President Barack Obama’s fight with Congress over government funding for the rest of this fiscal year is a distraction from much more important budget challenges: forging a multiyear, bipartisan agreement that can rein in future debt increases and strengthening the budget process to keep it on a fiscally responsible path.
We have participated in most of the major fiscal policy agreements of the past 30 years, including some excruciating negotiations between presidents and Congresses.
We both took part in the Gramm-Rudman-Hollings negotiations, which Congress passed in 1985. We also were involved in the 1990, 1993 and 1997 budget agreements, which yielded the first budget surpluses in decades. Needless to say, we are particularly proud that we helped produce those surpluses.
But current debt and deficits are much scarier than those of the 1980s and 1990s, and current projections of future debt are the most alarming we’ve seen. Even when the economy recovers from this deep recession and war spending winds down, debt is expected to keep rising to dangerous levels.
We have not faced such a frightening fiscal future since the Great Depression. It demands extraordinary political commitment to fiscal responsibility and stronger budget rules than we’ve ever had.
We have learned at least four lessons from our long budget experience.
First, successful budget action must be bipartisan and must involve the president. Consider, for example, the 1990 agreement between President George H.W. Bush and a Democrat-led Congress, which resulted from marathon negotiating sessions at Andrews Air Force Base. Or the 1997 agreement between President Bill Clinton and a Republican-led Congress.
The 1993 deficit reduction package — which involved only Democrats and contributed to the late 1990s surpluses — is less an exception than an illustration of why we need bipartisan action. Many Democrats who voted for those tax increases lost their seats, as Republicans regained control of the House in 1994.
Now that controlling future debt requires slowing the growth of popular entitlements as well as raising revenue, the two parties must work together, so neither can blame the other for unpopular actions.
Second, budget process rules must be enforced. The Gramm-Rudman-Hollings act was rooted in an admirable concept — spending would be automatically cut (“sequestered”) if Congress didn’t reach prescribed deficit targets. That, presumably, would force Congress to act and so avoid the meat-ax approach of a sequester.
But Gramm-Rudman-Hollings failed. Congress just ignored it, partly because the sequester was such a drastic threat.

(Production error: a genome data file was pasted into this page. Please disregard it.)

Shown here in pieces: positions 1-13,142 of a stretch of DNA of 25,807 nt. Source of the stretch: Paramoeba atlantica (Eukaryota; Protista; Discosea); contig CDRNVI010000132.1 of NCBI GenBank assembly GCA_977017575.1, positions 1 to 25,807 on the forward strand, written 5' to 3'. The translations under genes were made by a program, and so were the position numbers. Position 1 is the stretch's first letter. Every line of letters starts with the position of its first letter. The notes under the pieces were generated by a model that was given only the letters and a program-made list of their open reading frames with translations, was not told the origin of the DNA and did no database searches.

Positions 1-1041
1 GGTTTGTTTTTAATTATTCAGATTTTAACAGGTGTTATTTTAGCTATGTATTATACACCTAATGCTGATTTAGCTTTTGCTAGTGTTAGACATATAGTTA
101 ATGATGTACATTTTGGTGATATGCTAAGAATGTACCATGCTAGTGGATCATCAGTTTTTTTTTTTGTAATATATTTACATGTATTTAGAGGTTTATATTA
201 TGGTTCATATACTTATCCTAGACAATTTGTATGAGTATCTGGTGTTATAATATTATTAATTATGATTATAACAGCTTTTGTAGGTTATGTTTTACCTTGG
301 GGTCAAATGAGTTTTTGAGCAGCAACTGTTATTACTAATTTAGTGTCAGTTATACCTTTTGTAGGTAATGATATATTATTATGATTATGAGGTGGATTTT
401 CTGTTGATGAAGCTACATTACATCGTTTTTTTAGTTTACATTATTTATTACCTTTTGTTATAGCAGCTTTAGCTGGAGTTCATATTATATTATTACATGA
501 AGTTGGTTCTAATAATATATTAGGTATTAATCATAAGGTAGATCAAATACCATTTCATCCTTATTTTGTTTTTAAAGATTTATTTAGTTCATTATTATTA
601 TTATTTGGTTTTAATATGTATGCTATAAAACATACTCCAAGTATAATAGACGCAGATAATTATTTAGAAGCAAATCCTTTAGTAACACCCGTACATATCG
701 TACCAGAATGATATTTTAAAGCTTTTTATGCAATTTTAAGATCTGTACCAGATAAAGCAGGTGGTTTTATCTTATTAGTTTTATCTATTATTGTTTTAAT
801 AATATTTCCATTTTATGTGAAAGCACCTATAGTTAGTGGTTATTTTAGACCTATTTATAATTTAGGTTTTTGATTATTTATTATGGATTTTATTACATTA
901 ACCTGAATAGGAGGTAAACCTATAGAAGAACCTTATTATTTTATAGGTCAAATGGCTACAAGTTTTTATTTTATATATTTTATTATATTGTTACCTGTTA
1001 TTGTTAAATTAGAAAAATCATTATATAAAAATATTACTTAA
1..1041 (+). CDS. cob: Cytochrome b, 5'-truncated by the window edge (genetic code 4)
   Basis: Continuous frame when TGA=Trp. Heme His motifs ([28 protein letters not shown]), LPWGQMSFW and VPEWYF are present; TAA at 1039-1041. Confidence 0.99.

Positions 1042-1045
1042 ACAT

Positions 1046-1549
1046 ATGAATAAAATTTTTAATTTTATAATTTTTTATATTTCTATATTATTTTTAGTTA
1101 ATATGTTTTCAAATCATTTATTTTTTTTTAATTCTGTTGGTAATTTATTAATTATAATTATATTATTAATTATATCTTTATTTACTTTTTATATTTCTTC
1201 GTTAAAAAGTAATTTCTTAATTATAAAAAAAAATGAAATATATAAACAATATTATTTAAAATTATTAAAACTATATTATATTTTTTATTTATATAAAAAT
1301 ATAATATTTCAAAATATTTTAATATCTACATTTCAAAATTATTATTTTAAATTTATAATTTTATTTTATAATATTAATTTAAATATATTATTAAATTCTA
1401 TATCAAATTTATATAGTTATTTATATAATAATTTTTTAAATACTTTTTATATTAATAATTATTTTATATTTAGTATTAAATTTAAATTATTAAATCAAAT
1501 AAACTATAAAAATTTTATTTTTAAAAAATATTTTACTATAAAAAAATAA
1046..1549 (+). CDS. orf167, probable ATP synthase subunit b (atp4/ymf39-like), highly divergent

Third, enforceable rules can help achieve fiscal responsibility. The discretionary spending caps of the Budget Enforcement Act of 1990 restrained appropriations growth until the surpluses appeared. Similarly, the BEA’s pay-as-you-go rules kept the administration or Congress from proposing entitlement increases or tax cuts that were not paid for.
The most effective tool for consistently producing fiscally responsible results is the “reconciliation” process of the Congressional Budget Act. Under it, Congress orders its own committees to revise laws within their respective jurisdictions to reach certain deficit reduction goals. If the committees balk, then the budget committees are empowered to change the laws themselves.
Needless to say, congressional committees’ potential loss of power over policies within their jurisdictions generally prompts them to follow instructions.
Fourth, new rules are necessary. Given the current outlook, restraining the rapid growth of debt requires slowing the growth of total spending on health entitlements. Pay-go rules are necessary but not sufficient — they only prevent new legislation from making future deficits worse. New approaches are needed.
Changing Medicare to a premium support program would mean that increasing subsidies could be limited by legislation. Congress should pass long-term spending and revenue targets consistent with stabilizing the debt and review them periodically to ensure that the budget is on track. It should also empower an “accountability commission,” to propose measures for returning the budget to a fiscally responsible track if deviations occur.
It is urgent that the president and Congress reach a bipartisan agreement on spending and revenue policies that can reverse and stabilize our growing debt.
Our experience demonstrates that a serious commitment to fiscal restraint and process reform, combined with political will, can produce bipartisan legislation that will serve the country well.